Growing up, one of my favorite TV cops was Sergeant Joe Friday of “Dragnet.” I loved it when he asked a witness a question and Joe received a “scenic tour” answer. Joe’s retort of “Just the facts, ma’am,” stuck with me. I even used it a few times, making my partner wince and shake his head.
At a recent dinner party there was a woman I had never met who moved from Flint, Michigan to Ramona. The host, also from Flint, asked her how she ended up out here. I figured at most this would be a 10-sentence recap. She went on and on about how she packed to move and countless other minutiae. After the third time she said, “Long story short,” I wanted to interrupt and say, “Too late.”
I think it comes down to the fact that people don’t know how to tell a story. Or, maybe they think their lives are so important and interesting that they must share every detail no matter how boring.
If someone is presenting a business plan, you want details. You need details. You need to know the good and bad parts of the plan. But, if you are asked a simple question, spare the details and cut to the chase for crying out loud.
One of my seminary buddies living in Florida has had a bad time with his health. He has been in and out of, but mostly in, the hospital since August. During a time I thought he was home I called to cheer him up, although it is questionable if a call from me will cheer anyone up.
His wife answered the phone, breathless. She had just walked in the door from having been at the hospital for the past 36 hours. My friend was admitted for kidney failure and a bad reaction to the blood thinner Coumadin. Knowing she had been under great stress, and probably sleep deprived, I told her I would call back another day.
Oh no, she told me all about the medications he had been taking, and the various doses. Granted, she was on top of things, but it didn’t matter to me whether he was taking 5.2 milligrams of something, or 5.8 milligrams, as she corrected herself. It wasn’t important. Yet, she had to tell me everything. I only wanted to know the prognosis, and when he might be coming home.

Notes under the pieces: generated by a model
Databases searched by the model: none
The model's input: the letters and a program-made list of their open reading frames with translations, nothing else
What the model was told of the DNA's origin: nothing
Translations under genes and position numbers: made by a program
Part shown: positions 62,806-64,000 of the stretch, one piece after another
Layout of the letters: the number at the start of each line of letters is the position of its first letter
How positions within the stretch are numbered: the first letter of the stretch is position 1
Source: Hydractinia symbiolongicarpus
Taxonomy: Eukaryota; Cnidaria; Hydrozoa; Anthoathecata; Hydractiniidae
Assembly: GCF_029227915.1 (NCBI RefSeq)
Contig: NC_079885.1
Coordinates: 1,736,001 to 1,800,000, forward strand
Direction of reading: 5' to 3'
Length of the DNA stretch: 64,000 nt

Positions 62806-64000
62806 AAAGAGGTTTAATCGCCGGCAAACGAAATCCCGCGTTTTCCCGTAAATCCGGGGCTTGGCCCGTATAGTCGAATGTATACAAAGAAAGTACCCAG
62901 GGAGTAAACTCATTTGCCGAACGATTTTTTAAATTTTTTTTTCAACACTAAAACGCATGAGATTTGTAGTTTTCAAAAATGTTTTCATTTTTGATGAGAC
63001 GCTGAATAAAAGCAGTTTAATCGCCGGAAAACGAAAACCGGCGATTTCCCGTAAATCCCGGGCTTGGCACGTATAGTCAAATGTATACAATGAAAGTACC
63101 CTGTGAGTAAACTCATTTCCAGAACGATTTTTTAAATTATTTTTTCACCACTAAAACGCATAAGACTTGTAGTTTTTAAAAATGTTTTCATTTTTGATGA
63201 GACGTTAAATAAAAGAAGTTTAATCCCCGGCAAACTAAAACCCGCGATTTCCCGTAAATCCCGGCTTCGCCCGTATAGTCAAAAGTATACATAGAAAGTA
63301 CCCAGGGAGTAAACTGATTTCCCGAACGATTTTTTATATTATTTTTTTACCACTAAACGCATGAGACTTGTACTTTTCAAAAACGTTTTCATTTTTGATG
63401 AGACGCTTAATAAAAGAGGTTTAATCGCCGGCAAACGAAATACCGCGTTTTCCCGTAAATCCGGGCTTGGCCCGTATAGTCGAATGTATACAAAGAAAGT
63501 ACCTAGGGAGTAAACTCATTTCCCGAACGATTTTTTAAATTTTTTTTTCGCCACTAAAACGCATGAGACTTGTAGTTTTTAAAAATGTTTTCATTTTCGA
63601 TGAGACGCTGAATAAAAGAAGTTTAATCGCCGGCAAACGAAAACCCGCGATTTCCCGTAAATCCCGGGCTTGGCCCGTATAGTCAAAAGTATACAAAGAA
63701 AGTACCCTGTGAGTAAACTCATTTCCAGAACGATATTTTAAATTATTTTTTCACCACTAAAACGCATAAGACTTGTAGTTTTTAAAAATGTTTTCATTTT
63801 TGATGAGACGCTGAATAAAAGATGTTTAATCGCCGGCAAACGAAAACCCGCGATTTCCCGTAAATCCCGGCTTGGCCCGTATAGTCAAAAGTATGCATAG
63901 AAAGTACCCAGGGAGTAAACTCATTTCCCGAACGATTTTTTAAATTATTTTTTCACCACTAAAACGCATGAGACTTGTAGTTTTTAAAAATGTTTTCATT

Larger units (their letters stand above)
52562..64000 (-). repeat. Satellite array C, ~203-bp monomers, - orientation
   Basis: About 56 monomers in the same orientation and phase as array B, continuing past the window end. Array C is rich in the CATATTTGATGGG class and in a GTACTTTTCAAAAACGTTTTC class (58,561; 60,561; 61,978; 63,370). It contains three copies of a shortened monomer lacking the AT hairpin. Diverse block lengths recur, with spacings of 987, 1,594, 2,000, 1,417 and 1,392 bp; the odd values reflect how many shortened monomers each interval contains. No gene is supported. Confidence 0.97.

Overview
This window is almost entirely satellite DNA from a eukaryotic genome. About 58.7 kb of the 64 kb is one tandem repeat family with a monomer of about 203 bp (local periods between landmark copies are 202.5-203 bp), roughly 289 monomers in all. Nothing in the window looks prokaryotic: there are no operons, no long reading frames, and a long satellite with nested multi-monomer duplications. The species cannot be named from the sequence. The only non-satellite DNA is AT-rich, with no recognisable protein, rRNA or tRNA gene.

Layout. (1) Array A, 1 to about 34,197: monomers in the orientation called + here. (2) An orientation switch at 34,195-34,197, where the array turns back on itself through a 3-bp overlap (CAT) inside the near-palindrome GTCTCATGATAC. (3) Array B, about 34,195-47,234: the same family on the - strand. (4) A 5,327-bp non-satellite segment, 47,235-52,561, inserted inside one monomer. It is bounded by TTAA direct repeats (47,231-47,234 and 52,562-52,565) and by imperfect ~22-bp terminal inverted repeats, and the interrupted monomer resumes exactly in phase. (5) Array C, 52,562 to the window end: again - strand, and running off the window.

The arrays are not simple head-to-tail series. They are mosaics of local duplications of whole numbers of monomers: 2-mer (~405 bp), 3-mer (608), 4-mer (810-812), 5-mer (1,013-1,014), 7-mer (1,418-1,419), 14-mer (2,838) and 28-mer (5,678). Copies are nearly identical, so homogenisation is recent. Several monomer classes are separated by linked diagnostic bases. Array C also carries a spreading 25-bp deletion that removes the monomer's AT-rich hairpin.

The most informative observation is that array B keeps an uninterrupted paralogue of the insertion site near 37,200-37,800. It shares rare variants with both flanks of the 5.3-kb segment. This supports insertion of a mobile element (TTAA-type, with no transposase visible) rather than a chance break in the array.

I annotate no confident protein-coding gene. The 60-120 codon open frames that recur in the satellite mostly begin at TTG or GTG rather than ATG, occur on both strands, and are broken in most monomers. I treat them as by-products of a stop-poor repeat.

Then, she told me about their bathroom remodel so the house could accommodate a wheelchair. She said, “We had to move the cabinet 37 and a half inches to the right to get the door open. No, it was 38 and a half inches.” I had been listening to other useless details and about that time I wanted to throw the telephone against the wall and tell her I didn’t care how far they had to move the damned cabinet. That they remodeled the bathroom was enough for me.
If you ask me a question, I put myself in your place, and try to give a concise, interesting answer. I know you don’t want to hear useless details.
When I worked for the district attorney’s office and had to give an attorney a progress report on a case, you can bet I was brief. The attorneys didn’t want to hear a bunch of unnecessary stuff.
Of course that doesn’t stop the attorneys from making their point 10 times during the trial, when twice would have done the job. Some attorneys just don’t get it when it comes to brevity. I’ve sat through enough closing arguments to see the jury nodding off or bored stiff the fifth time the attorney made the point. This goes for defense attorneys as well. Just the facts, OK?